When Felix Navarro started up an Instagram Live video on a Friday evening in June, he looked and felt completely at ease. Navarro, who has run The Juicy Leaf boutique plant shop in Los Angeles for over a decade, was getting ready to give a step-by-step guide to arranging three small Lolas — one of his favorite succulents. This was his 62nd online workshop and the accompanying at-home kits had fully sold out.
Before Navarro began working with the soil and sharing his expertise on Live, he spent 10 minutes riffing with his virtual audience. There were birthday shoutouts, a cameo from his husband Felipe Abrahão and their cat Voltaire, and a heartfelt message about rejoicing in even the small markers of progress for LGBTQ rights as part of Pride month.
It took years of practice for Navarro to get this comfortable marketing himself and his business. When he first started The Juicy Leaf after leaving behind a corporate job at a mortgage company, he’d find himself too self-conscious to effectively sell his creations at the Orange County Swap Meet. He was afraid to talk to potential customers, but he knew it was the only way to grow. So he practiced.
“In my position in corporate America, I would teach classrooms — 200, 300 people — about state and federal lending regulations,” Navarro said. “So talking to people knowing I had a degree in finance — and actually knew what I was talking about and felt confident in — was easy. But working in plants was just me practicing with plants my entire life with my mom and my grandma. So when I started it was embarrassing. But when I saw people’s reactions when I sold something or how much they liked it — I was like, ‘OK, I’m doing something right.’”
That confidence became essential to Navarro’s business when the COVID-19 pandemic hit. The Juicy Leaf had bounced around multiple locations in L.A. while building a strong following, but the loss of any in-person interaction with customers forced Navarro to pivot. The week he closed the shop in March of 2020, a friend who works in marketing for DC Comics reached out and told Navarro he had an idea: Sell some kits, get on IG live on a Friday, and teach people how to make succulent arrangements.
The broadcast was an immediate hit. A Snapchat employee signed up and then sent the link around to the rest of the company. More big companies — including Google, Amazon, Netflix, and Nike — started requesting kits for virtual bonding activities. The workshops became The Juicy Leaf’s thing.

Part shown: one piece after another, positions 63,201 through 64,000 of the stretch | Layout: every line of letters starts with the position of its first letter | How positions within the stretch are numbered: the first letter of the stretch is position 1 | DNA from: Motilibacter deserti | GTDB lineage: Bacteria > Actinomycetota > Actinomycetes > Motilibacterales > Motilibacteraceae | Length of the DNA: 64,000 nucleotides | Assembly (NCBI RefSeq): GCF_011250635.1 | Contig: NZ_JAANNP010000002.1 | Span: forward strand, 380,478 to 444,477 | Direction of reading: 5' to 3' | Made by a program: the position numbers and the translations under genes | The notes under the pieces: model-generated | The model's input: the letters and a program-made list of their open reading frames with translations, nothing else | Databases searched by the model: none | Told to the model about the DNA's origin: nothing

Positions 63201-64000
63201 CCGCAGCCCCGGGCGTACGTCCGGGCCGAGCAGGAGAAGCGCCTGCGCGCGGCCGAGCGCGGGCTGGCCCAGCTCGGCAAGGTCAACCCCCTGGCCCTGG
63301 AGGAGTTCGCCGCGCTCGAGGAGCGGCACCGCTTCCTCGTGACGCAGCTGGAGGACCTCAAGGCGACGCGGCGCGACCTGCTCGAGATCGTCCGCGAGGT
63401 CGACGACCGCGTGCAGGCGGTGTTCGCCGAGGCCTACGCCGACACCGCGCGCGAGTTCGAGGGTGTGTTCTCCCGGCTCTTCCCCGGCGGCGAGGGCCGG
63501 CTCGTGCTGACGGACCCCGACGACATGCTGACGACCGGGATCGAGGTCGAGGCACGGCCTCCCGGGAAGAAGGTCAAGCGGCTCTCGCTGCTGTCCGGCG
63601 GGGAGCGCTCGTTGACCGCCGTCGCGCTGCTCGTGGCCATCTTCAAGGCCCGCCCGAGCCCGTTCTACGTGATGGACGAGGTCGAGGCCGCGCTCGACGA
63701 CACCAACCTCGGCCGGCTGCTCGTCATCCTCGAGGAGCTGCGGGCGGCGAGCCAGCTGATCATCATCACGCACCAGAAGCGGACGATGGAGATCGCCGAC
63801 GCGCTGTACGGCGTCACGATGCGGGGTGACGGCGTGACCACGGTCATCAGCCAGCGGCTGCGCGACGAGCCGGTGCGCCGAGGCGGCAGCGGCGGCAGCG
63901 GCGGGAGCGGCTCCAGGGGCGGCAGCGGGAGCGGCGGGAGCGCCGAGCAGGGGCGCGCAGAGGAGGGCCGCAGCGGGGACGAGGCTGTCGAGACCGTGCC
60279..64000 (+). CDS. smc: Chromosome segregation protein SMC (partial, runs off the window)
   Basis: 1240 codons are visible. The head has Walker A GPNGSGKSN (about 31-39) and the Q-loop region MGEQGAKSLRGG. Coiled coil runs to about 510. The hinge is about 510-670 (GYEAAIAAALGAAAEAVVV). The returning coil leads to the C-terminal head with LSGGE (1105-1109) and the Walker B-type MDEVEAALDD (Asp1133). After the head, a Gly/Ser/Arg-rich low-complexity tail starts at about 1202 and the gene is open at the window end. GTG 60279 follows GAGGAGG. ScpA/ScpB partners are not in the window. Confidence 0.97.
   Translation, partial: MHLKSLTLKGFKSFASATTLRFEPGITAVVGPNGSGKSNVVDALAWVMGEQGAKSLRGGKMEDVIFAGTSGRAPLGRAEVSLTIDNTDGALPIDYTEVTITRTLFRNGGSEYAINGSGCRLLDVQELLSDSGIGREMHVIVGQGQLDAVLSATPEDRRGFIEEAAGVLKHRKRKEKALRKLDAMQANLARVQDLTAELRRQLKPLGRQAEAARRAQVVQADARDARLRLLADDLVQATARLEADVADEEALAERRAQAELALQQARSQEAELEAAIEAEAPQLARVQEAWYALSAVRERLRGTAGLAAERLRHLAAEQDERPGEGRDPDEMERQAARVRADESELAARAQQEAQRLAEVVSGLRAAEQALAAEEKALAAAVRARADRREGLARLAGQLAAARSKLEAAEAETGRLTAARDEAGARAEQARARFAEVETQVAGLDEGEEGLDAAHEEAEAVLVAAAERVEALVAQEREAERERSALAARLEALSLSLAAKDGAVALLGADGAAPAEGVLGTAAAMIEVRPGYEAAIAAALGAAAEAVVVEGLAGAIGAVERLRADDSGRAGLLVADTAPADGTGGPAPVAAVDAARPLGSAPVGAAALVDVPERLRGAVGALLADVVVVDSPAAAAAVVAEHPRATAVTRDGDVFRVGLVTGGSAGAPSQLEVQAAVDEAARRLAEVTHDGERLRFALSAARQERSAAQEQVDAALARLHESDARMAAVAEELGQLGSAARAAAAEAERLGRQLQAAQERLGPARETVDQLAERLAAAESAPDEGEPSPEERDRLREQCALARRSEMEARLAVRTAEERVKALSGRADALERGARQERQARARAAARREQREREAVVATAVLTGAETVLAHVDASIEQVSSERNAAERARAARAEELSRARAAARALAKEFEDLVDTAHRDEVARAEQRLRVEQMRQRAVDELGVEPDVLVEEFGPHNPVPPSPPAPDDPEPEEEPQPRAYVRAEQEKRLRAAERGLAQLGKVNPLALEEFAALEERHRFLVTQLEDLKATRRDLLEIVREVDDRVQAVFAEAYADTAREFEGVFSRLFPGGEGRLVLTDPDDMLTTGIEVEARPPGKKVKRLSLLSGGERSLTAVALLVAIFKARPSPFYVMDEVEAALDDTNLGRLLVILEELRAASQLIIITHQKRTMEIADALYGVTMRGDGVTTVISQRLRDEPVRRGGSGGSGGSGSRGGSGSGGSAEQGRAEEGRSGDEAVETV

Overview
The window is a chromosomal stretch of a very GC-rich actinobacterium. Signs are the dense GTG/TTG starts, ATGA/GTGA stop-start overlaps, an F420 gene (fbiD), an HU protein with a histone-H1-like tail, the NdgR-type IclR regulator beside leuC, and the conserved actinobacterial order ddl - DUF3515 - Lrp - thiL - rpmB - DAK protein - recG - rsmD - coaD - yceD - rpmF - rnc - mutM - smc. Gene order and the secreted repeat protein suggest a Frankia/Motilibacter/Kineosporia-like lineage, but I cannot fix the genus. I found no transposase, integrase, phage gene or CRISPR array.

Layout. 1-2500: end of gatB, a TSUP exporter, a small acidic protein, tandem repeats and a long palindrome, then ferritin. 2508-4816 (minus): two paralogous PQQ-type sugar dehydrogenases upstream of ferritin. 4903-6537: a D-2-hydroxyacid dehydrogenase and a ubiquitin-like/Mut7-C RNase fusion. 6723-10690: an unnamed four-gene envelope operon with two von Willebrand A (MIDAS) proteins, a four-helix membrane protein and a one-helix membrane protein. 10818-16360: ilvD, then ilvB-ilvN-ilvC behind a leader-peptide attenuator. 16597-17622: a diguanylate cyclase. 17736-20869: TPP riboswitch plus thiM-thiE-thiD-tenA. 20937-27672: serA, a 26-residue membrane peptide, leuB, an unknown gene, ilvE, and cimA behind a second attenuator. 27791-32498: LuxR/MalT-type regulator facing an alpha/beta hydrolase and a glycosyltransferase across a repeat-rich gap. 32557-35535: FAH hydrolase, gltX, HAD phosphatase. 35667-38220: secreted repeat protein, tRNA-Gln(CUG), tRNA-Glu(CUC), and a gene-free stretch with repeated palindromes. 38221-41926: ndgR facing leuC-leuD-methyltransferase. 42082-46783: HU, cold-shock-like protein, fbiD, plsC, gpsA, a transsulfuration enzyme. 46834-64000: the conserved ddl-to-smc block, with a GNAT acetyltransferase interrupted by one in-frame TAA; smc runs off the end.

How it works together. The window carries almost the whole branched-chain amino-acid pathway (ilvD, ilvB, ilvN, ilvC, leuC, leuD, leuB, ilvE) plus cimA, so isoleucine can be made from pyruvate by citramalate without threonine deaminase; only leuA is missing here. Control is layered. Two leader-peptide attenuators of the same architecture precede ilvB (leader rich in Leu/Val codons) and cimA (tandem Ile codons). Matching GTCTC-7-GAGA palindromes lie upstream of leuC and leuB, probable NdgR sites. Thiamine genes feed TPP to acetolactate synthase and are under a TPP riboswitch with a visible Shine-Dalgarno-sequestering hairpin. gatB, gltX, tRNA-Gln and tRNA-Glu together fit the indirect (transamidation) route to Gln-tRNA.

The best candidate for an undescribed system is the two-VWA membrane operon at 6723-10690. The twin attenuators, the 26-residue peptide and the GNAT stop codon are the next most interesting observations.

“One of the things that we really had to learn and get resilient about was shipping, because it’s really hard to ship plants,” he said. “We had tried it before and it would always end up a disaster. But when we were pushed to the corner of how are you going to stay in business, how are you going to keep going — then we were just like, ‘OK, we don’t have a choice but to figure this out.’”
Navarro and Abrahão studied how all of the components for the kits were shipped and separated before finding a method that worked.
“We had tried this in the past and regardless of who you use, people literally play football with your packages,” Navarro said. “So you have to make sure that you put enough padding in there. The thing that we learned is that if you can get three inches of biodegradable peanuts around any item in that box, then and only then are you guaranteed that nothing is going to break.”
Now The Juicy Leaf can successfully ship anywhere in the U.S. except Hawaii (due to import restrictions). It has changed the business so much that when the shop’s lease was up, Navarro realized he no longer needed to rely on foot traffic to survive. He passed on moving to a small show room in L.A.’s busy Arts District neighborhood, instead settling into a comfortable space in the quieter Glassell Park area.
“It was kind of a shift for us but it really worked out,” Navarro said. “A lot of what we’re doing is online, it’s custom client-based work with people that already know us.”